Chiefly letters from Brookes, a student in Chapel Hill at the University of North Carolina, to his father, Jonathan Brookes, in Caswell County, N.C. These letters center around descriptions of student life, including the rebellion in 1816 over freedom of speech that resulted in the suspension of 27 students. In these letters, Brookes often expressed his religious fervor and told of the enjoyment he derived from preaching. Also included are letters from Brookes to other family members and several letters to Brookes from various acquaintances. Brookes's teaching position at Greensboro Academy and his work at Mount Carmel Baptist Church near Chapel Hill are documented. At the end of this period, under the sponsorship of the Itinerant Board of the Baptist Church, Brookes set off on a domestic mission to South Carolina.
A few letters relating to Brookes's travels and, starting in 1821, his position as rector of the Eatonton Academy in Eatonton, Jasper County, Ga. The 12 October 1821 letter offering him the rectorship also details the preaching duties that came with the job. In a letter of 25 October 1822, Brookes informed his father that he had married Lucine Walker on 22 September. The scattered letters between 1823 and 1839 are about Brookes's attempts to help his brother William secure employment; general family news passed among family members in Georgia, North Carolina, and Virginia; preaching and other church related activities; and property deals, including Brookes's management of his son Walker's inheritance.
There is no material relating to his school work, which he seems to have abandoned in favor of managing his burgeoning property holdings. In 1831, he began managing his son Walker's property in Jasper and Jones counties, Ga. Letters indicate that, around the same time, he moved to Woodville, S.C. Brookes appears to have married Sarah J. Myers, the widow of James Myers (see Series 2.1) in the early 1830s and taken charge of her property in Edgefield County, S.C. From 1839 through 1841, there are materials relating to the newly founded Mercer University. A letter dated 13 December 1842 announces the engagement of Brookes as principal of the Penfield Female Seminary.
A scattering of letters about Penfield Female Academy affairs and the teaching profession in general, but chiefly letters relating to Brookes's continuing responsibilities as preacher and plantation owner. Letters in 1845 indicate that Brookes had moved back to Woodville, where he was contemplating opening a school, but this scheme appears to have gone nowhere. Whether in Woodville or in residence at the Edgefield plantations, he received letters from overseers at other properties.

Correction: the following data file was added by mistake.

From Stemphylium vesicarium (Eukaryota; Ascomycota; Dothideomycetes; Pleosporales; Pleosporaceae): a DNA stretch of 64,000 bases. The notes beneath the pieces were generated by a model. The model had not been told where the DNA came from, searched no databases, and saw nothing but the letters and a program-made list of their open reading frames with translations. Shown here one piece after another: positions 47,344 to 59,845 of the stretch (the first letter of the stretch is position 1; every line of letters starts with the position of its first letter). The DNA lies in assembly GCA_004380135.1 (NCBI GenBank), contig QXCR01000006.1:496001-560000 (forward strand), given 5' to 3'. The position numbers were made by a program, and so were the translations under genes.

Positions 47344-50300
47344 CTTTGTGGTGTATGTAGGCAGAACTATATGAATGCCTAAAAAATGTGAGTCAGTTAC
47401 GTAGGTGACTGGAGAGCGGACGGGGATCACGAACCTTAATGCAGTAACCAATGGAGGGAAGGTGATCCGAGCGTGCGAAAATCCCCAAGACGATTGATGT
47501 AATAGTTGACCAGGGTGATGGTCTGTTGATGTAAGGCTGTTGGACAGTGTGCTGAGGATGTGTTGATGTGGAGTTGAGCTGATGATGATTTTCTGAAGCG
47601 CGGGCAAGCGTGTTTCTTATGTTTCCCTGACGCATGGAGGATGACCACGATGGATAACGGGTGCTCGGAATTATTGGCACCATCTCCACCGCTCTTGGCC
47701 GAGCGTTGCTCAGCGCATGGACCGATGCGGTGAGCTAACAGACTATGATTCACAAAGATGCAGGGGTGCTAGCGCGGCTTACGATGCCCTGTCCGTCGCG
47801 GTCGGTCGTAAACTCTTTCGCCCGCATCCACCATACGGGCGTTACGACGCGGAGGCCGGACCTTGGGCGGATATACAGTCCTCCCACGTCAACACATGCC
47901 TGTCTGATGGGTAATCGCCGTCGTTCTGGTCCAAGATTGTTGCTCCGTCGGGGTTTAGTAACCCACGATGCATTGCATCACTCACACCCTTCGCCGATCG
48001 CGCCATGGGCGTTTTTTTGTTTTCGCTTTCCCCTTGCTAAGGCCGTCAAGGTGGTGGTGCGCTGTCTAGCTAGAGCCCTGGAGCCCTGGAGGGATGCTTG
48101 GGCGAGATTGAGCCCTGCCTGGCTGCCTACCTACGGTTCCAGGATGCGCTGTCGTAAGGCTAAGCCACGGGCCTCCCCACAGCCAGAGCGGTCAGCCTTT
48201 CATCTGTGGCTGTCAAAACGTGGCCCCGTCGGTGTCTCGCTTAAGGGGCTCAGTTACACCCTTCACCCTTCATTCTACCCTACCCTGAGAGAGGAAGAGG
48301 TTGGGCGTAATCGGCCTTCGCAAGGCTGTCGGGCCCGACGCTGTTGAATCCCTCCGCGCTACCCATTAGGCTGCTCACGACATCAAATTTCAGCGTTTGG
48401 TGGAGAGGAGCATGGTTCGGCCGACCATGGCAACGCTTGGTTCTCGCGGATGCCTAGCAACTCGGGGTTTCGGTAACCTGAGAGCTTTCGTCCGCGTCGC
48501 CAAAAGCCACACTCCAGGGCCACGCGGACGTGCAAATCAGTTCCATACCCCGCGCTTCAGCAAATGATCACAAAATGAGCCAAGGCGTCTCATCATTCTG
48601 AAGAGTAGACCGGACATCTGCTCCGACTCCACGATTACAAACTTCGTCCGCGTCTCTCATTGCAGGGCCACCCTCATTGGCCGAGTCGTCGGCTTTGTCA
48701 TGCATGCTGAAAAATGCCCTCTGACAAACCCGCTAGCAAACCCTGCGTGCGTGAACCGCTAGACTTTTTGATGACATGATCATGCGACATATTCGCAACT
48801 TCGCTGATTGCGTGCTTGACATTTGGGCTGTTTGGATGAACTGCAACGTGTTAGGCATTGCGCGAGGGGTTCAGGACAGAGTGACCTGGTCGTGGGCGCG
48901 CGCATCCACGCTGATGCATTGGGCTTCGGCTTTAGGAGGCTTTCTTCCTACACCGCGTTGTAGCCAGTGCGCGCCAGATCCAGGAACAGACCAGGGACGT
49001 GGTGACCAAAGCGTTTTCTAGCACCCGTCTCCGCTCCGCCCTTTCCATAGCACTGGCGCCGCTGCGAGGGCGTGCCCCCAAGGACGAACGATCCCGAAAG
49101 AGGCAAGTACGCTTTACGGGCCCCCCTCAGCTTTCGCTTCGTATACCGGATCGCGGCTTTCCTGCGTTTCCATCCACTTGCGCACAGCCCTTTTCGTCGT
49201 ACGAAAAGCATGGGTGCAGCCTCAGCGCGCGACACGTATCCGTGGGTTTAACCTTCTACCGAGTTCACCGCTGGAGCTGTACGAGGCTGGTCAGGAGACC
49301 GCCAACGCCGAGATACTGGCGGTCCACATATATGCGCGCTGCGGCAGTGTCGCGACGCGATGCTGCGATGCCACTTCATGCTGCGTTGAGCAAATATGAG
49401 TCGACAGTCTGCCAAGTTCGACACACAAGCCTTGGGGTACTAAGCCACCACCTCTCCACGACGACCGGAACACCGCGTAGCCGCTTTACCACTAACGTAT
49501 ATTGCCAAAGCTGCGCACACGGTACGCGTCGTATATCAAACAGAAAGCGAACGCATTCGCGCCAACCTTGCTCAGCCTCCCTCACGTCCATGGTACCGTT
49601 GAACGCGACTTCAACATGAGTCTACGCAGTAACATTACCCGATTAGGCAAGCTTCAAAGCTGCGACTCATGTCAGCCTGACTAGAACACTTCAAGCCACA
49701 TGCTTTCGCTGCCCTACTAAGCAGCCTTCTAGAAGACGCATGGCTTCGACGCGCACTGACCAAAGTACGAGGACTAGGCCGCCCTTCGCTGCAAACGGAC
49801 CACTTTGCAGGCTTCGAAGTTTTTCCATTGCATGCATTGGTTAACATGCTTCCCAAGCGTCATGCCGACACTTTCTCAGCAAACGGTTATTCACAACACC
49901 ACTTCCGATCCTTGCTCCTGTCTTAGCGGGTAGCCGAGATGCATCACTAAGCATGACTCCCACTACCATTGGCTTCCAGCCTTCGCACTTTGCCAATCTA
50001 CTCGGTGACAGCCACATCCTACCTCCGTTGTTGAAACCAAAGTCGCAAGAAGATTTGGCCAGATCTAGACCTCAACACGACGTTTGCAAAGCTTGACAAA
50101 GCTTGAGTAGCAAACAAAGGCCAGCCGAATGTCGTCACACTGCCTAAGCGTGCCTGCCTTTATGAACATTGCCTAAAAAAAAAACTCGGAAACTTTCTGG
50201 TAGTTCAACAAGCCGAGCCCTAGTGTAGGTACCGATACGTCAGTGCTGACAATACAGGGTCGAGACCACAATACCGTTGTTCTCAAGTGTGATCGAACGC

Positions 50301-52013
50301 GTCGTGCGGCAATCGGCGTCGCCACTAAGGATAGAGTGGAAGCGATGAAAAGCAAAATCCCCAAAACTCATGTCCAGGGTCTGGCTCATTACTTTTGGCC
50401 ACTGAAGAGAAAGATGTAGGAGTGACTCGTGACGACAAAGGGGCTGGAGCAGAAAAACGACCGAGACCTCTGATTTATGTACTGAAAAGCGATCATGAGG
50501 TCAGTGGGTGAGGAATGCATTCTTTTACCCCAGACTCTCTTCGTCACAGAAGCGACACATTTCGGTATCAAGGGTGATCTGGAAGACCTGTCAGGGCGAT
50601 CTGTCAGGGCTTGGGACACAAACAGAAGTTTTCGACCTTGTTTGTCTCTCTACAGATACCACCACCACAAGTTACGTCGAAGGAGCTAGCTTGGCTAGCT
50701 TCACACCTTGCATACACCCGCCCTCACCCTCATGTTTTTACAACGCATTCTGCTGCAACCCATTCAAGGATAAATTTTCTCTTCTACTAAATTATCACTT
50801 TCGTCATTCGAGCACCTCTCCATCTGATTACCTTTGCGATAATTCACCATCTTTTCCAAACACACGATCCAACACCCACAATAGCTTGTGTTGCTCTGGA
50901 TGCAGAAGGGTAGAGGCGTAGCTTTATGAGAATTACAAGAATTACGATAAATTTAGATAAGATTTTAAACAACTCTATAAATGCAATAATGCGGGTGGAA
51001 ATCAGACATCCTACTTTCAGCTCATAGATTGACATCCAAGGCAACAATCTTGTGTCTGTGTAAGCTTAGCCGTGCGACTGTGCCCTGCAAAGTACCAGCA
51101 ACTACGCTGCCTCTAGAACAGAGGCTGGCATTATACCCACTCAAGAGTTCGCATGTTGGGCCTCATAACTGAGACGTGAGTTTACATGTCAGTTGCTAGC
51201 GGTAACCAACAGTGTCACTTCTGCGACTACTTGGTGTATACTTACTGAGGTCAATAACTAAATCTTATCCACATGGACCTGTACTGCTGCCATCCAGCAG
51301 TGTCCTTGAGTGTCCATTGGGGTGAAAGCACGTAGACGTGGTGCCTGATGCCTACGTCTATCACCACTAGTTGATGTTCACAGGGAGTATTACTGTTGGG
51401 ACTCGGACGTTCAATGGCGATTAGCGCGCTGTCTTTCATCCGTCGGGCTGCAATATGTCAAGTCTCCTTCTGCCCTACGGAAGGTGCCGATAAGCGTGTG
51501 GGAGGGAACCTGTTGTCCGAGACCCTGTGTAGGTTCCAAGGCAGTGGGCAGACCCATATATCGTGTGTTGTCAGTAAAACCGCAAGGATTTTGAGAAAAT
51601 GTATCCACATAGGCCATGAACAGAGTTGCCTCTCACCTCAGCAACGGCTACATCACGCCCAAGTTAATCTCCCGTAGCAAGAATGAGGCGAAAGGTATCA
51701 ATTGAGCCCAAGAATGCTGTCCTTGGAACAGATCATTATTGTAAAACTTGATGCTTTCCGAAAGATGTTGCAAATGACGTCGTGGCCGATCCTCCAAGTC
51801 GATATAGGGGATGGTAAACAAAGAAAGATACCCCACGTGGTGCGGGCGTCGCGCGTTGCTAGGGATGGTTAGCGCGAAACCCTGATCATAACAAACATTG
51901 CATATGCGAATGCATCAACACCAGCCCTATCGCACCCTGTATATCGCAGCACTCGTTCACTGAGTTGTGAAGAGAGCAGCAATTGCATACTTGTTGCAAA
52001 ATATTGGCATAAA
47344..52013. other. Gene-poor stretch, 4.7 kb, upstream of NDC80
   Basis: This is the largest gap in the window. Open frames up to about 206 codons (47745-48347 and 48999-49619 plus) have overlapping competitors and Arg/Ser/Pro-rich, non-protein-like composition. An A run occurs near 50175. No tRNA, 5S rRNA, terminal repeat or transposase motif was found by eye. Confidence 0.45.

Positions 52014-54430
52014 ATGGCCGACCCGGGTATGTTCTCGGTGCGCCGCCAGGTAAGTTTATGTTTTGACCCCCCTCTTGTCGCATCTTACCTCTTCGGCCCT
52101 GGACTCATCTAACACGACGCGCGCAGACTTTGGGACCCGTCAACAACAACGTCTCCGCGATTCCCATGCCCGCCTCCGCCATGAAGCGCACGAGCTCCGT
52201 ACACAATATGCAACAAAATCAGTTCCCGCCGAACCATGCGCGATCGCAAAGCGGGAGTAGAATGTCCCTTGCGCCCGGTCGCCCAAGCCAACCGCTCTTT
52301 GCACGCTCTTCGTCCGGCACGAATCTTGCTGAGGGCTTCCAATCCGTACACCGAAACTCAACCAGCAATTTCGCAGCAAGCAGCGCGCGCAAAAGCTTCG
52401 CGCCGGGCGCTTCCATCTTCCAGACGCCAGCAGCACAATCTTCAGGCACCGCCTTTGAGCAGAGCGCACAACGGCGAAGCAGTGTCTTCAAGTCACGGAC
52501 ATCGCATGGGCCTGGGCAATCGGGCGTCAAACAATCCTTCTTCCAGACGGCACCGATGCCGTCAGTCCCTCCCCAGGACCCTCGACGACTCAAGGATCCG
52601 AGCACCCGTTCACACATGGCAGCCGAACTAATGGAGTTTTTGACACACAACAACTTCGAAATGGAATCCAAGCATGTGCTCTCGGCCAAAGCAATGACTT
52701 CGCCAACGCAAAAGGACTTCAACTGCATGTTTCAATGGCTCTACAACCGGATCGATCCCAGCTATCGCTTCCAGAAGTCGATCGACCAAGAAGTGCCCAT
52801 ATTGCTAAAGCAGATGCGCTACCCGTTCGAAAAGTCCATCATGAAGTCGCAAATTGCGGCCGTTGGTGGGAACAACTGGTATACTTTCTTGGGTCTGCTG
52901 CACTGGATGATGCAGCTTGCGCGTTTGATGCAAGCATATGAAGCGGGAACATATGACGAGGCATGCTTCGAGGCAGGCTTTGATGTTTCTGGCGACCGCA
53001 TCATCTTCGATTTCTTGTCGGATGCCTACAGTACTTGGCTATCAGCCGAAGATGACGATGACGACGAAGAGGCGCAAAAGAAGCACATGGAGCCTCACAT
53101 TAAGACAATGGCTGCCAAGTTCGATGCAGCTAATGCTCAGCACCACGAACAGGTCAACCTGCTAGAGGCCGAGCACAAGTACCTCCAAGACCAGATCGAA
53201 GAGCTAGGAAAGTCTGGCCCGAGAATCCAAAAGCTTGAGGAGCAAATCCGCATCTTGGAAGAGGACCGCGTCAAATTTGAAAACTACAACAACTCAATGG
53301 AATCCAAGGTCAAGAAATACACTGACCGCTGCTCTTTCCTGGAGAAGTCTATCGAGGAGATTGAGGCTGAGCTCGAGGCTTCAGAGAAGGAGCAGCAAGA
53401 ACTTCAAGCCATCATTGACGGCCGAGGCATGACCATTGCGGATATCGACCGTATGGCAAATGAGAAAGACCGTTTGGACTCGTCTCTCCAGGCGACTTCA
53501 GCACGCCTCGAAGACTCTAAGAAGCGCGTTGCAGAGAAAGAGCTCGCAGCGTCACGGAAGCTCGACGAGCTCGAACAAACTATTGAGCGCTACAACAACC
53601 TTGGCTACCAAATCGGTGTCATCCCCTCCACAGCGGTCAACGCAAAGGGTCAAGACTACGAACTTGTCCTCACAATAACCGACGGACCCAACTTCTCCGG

Starting in 1846 and continuing at infrequent intervals into 1855, there are letters from Brookes's overseer at his Tranquila, Ga., plantation, who discussed slaves and supplies. A letter dated 17 April 1850 from an overseer gives details of the death of a slave. Letters from overseers reporting on the conditions of the slaves appear in 1863 and 1864, and there is a 20 October 1863 letter from a former overseer requesting help with obtaining an exemption from army service.
In 1848, Walker appears to have been in residence at the Jasper and Jones county, Ga., plantations from which he wrote letters about his planting activities, the slaves, the weather, and other matters. Letters in 1849 document Brookes's desire to publish an account of the South's view of slavery ("A Defense of the South Against the Reproaches and Incroachments of the North: In Which Slavery is shown to be an Institution of God.".
Beginning in 1852, letters chiefly relate to family matters, although Brookes's pastoral duties continue to be in evidence. Letters starting in 1853 hint at his work with the Southern Baptist Convention and with national movements aimed at revising and interpreting the Bible. He also seems to have assumed the role of advisor to local Baptist societies. Folder 16 contains undated letters that were written before 1864.
A scattering of letters relating to Brookes's estate and to his widow.
Deeds, receipts, bills, accounts, and other financial and legal materials of Iveson Lewis Brookes and other family members. Papers beginning in 1787 relate to Jesse Rountree, then, starting in 1814, to Rountree's executor, James Myers. These papers continue through the early 1830s when Brookes married James Myers's widow, Sarah J. Myers.
Deeds, bills, receipts, and other financial and legal materials of Jesse Rountree and, after 1814, James Myers as Rountree's executor. Early papers chiefly deal with the sale and purchase of Jesse Rountree's slaves and lands. Rountree appears to have died around 1814, and materials after that date relate to the handling of his estate by James Myers. Myers died in 1828 or 1829, and documents dated 1829 or later bear Sarah J. Myers's name.
Deeds, bills, receipts, and other financial and legal materials of Iveson Brooks and other family members, beginning in 1816 with bills relating to Brookes's years at the University of North Carolina. A document dated 6 December 1831 gives Brookes the right to manage plantation land and slaves in Jasper and Jones counties, Ga., that his son Walker, a minor, inherited from his mother's family. Beginning in the mid 1830s, most items relate to management of Walker's land and to Brookes's own properties in Georgia and in South Carolina. The Edgefield County, S.C., plantation came to Brookes through his marriage to Sarah J. Myers, widow of James Myers (see Series 2.1).
In the 1840s, there are tuition bills for Brookes's children and materials relating to the plantations, including an overseer's contract dated 30 December 1848. Receipts from cotton factors begin around 1848. In 1844, there are a few receipts for students' tuition at the Penfield Female Academy. In 1861, a document entitled "Taxables Subject to War Tax, Oct. 1, 1861"lists valuable household items and 66 slaves owned by Brookes. Folder 23 contains undated materials, including a few slave lists, that were executed prior to 1864. The last scattered papers relate to Brookes's estate.
Six fragments of sermons and notes for sermons written in Brookes's hand; a copy of the University of North Carolina commencement speech for 1819; compositions by students, probably at Penfield Female Academy.